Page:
United Nations

During the First World War several world leaders such as President of the United States(U.S.) Woodrow Wilson and South African Prime Minster Jan Smuts, advocated the need for an international organization that preserved peace and settled disputes by arbitration. When peace negotiations began in October 1918,United States president Woodrow Wilson insisted that his Fourteen Points serve as a basis for the signing of the Armistice . The Armistice included the formation of the League of Nations (here after refereed to as the League). And as the years went by the League grew to be a formidable organization. It\'s goals and objectives were precise, they were to attain and maintain world peace. By 1935 the League had declined severely. And In 1945 the League ended and the United Nations (referred to as the UN) took its place. There were a lot of similarities between the two organizations, however the differences were apparent as well. Scholars have tried to ascertain why the League failed to achieve its goals. What were declining factors? Moreover, is the UN a direct result of those factors with a few modifications to satisfy the demands of the world today. The object of this paper to analyze Whether the UN is a direct extension of the League and if so why or why not and under what circumstance?

By 1919 the idea of international co-operation was not new. There had been a few earlier attempts, for example:

The International Red Cross in Geneva 1964; International Telegraph Union in 1865; The International; Meteorological Organization in 1878 and the International Court, The Hague in 1899. However, these were all unsuccessful attempts. So, by April 1919 the constitution of the League was adopted in the Paris Peace Conference . The Aims of the organization were to a) to keep peace and b) to improve living conditions of men and women worldwide.

The League’s Council consisted of the great powers
(Britain, France, Italy and Japan) of 1920 who sat on the council permanently. There were three sanctions against a nation that the League took when any nation broke peace. The sanctions they took were i) Moral sanction which was a polite warning; ii) Economic sanction that was when the League stopped trading with the offender and iii); Military sanction As a last resort the League would impose its will by force. No sanction could be used if a nation used its veto. The idea was that collective action would produce collective security, and thereby peace. These sanctions mentioned were ineffective in cases such as Italy\'s action in Ethiopia (1935), Japan\'s attack on China (1937) and Russia invasion of Finland (1939). The League\'s headquarters was located in Geneva and its first Secretary General was Sir Eric Drummond. As a result of the decision by the US Congress not to ratify the Versailles Treaty , the United States never joined the League of Nations. Others nations such as Brazil, Japan, Germany, The former Soviet Union and Italy joined the League but later left the organization . The League declined rapidly from the mid 1930s to about 1945. After the Second World War, the responsibilities of the League were handed over to the UN.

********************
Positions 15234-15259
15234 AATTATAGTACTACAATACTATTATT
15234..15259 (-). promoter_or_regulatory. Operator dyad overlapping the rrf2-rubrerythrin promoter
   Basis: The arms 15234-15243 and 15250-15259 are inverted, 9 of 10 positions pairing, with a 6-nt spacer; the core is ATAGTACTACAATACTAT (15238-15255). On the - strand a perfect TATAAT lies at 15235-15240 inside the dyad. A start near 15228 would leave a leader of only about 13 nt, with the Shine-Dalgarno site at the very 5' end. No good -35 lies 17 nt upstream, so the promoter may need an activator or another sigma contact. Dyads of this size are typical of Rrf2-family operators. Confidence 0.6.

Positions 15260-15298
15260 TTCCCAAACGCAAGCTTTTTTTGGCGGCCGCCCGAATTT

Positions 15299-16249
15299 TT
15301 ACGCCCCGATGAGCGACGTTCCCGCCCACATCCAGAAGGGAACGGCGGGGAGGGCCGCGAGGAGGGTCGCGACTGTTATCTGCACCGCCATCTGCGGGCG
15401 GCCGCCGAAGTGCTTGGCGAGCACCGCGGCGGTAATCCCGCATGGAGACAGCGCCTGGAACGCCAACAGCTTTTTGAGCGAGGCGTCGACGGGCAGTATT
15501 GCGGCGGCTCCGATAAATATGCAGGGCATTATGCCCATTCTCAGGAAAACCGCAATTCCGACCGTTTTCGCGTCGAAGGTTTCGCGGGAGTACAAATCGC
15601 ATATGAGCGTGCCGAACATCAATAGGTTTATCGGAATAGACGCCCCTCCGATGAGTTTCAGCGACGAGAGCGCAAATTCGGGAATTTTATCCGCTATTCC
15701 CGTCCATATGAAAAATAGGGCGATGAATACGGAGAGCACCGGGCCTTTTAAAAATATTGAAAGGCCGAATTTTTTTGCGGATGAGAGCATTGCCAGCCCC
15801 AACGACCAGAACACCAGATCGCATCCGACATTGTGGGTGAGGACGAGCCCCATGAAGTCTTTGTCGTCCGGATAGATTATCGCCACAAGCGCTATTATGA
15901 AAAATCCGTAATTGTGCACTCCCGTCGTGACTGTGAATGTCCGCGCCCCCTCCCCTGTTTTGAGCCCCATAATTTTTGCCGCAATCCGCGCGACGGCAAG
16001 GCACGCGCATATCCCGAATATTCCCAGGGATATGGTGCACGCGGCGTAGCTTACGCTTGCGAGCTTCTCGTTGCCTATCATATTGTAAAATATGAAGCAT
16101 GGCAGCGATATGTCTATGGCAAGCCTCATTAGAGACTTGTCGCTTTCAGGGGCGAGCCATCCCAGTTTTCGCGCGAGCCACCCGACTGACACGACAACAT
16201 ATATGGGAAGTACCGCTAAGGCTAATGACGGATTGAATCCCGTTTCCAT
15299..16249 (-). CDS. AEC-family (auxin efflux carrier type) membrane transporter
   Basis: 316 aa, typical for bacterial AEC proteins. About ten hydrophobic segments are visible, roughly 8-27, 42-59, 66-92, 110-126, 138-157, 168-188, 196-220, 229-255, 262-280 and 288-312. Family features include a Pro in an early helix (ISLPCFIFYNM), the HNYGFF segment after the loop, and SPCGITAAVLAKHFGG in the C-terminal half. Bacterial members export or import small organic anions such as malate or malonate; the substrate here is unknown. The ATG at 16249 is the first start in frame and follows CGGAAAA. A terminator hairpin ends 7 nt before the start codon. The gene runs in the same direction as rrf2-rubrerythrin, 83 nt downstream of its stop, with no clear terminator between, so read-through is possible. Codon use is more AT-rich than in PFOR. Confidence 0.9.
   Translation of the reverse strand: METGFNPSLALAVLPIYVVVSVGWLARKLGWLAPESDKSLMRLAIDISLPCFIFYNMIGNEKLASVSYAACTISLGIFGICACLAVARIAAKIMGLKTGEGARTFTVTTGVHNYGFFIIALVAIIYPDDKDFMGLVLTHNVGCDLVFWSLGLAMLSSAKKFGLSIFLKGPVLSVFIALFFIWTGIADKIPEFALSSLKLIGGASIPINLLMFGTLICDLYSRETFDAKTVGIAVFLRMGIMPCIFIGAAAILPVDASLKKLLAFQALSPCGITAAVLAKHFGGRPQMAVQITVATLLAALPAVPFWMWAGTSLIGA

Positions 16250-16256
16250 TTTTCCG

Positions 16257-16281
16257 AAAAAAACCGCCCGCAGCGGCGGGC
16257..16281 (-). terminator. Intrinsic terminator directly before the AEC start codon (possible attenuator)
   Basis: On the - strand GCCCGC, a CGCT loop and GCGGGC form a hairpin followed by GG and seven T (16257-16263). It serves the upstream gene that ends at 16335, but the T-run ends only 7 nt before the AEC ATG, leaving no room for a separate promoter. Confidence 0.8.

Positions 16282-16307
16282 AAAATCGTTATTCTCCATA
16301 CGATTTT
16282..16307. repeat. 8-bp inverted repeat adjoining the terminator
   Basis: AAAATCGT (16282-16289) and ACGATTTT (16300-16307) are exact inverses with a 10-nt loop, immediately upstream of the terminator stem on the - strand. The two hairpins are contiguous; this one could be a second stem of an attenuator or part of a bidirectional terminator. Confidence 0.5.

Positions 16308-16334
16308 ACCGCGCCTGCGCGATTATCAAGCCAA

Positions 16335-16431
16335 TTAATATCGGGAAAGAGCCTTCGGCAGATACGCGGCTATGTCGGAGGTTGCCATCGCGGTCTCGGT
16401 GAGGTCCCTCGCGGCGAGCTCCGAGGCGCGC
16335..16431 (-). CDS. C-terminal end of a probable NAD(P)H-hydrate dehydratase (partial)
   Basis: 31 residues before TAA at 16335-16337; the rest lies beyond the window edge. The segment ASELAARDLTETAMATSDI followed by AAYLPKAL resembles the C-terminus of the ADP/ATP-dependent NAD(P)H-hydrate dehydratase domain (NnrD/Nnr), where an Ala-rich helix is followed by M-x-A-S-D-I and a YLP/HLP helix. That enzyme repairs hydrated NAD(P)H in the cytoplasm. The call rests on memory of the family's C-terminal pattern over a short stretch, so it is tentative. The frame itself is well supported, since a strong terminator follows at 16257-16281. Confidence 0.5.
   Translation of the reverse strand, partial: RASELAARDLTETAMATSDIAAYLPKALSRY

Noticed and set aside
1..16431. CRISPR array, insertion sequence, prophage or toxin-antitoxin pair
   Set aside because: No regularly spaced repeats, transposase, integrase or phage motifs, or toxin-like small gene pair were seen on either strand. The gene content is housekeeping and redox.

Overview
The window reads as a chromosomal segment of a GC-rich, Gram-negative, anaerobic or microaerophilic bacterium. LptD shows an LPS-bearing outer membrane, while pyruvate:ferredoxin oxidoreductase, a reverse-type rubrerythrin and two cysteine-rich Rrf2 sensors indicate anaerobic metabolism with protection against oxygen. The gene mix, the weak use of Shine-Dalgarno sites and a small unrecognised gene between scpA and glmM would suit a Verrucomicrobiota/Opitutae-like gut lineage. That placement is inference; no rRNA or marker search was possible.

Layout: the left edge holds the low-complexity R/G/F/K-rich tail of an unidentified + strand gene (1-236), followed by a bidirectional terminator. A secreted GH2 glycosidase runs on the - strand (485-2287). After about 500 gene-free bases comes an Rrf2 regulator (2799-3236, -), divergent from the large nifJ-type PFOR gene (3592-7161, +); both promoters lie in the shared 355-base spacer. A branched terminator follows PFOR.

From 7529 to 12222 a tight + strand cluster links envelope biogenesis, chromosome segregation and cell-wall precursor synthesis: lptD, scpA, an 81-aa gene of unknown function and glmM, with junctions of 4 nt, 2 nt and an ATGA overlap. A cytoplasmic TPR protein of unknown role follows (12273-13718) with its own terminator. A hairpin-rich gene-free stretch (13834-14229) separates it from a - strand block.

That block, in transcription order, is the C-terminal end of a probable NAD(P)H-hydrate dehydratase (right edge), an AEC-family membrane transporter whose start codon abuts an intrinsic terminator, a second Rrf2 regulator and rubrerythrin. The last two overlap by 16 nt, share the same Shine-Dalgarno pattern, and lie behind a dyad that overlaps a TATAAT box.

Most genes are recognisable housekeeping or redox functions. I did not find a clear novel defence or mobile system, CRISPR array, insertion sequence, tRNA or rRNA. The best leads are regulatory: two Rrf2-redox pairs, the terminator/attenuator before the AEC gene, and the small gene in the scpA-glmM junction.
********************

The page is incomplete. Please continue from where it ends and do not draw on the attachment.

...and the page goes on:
Despite the many difficulties encountered since the end of the Second World War, the League’s Council has played a significant role in the resolution of a number of international disputes. Between its establishment in 1920 and 1 January 1935, the League’s Council examined a total of 76 questions on a verity of subjects ranging from border disputes to the status of war refugees and from reparations payments to disarmament. Of these questions, over 50 were eventually settled to the satisfaction of all parties as the result of the League’s Council action. A summary of the League’s successes in handling international disputes is too long to list, but the most salient cases included
 A 1920 settlement between Sweden and Finland over the Aaland (Åland) Islands,
 A complicated Treaty of Versailles-related border dispute between newly created Poland and Lithuania lasting from 1920-1923,
 The 1922 establishment of a joint administration between Germany and Poland over the status of the territory and peoples of the resource-rich region of Upper Silesia
 A 1930 plan assuring the rights of ethnic Hungarians in Romania,
 Resolutions of 1925 flare-ups on the Greco-Bulgarian and Greco-Turkish frontiers,
 A 1934